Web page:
All eyes on SandyPublished 7:22pm Saturday, October 27, 2012
Most of eastern North Carolina remains under a tropical-storm warning as Hurricane Sandy churns in a northeast direction in the Atlantic Ocean at 13 mph. The warning zone extends from the Santee River in South Carolina north to Duck, N.C., including the Pamlico and Albemarle sounds.
Hurricane Sandy is expected to be off the North Carolina coast Sunday before moving off to the north Monday morning.
In addition to the tropical-storm warning, a flood watch is in effect beginning at noon Saturday for areas east of U.S. Highway 17.
As of the 5 p.m. advisory from the National Weather Service, Hurricane Sandy had sustained winds of 75 mph and was 345 miles south of Cape Hatteras.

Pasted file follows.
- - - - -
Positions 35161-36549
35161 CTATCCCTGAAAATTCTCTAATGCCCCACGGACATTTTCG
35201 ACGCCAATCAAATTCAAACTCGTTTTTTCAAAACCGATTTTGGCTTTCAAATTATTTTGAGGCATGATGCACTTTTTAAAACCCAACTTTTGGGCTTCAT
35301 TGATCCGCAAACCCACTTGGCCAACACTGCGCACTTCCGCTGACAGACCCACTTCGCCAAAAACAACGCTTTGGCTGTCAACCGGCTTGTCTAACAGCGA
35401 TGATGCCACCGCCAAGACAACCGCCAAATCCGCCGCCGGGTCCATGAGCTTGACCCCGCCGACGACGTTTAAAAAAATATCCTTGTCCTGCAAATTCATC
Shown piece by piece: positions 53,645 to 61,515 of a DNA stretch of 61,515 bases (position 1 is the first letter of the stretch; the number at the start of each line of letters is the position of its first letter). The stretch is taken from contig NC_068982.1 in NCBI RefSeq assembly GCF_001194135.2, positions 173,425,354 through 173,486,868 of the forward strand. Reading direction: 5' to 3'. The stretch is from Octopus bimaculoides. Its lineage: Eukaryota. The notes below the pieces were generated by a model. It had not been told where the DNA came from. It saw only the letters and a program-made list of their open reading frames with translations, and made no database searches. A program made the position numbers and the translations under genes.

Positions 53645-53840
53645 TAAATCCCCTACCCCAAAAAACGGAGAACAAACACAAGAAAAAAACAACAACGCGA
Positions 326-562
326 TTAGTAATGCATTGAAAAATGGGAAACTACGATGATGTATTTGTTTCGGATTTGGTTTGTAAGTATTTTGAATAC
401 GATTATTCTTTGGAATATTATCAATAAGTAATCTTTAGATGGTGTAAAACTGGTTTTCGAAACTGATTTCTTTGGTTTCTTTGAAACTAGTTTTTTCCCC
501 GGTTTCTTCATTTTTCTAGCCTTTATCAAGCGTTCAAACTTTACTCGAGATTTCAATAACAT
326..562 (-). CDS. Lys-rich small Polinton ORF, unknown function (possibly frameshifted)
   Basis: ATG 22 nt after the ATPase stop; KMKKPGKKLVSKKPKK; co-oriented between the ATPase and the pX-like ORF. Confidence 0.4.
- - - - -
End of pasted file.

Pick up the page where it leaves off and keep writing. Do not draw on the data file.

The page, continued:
“Nothing has changed other than we’re anticipating a little higher storm surge in the Aurora area than what the National Weather Service had initially forecast,” said John Pack, Beaufort County’s emergency-management director, after holding his midday staff meeting Saturday.
Pack did not anticipate opening any shelters at this time.
“We are prepared to open all four of our shelters,” Pack said. “Food, cots, blankets — everything is ready to go in that respect. All we would have to do is get our staff to them. We’re in a state of readiness to do that if we need to. Right now, I do not foresee an issue with the shelters unless we get into a situation where we had a prolonged power outage like we did with the tornadoes. We could have a shelter open in four hours.”
As of 2 p.m. Saturday, there were no storm-related road closures or power outages.
Beaufort County Schools had not announced any schedule changes for Monday.
Public information officer Sarah Hodges indicated that in the event of closures or delayed openings, parents will be notified via the automated call system and on the website.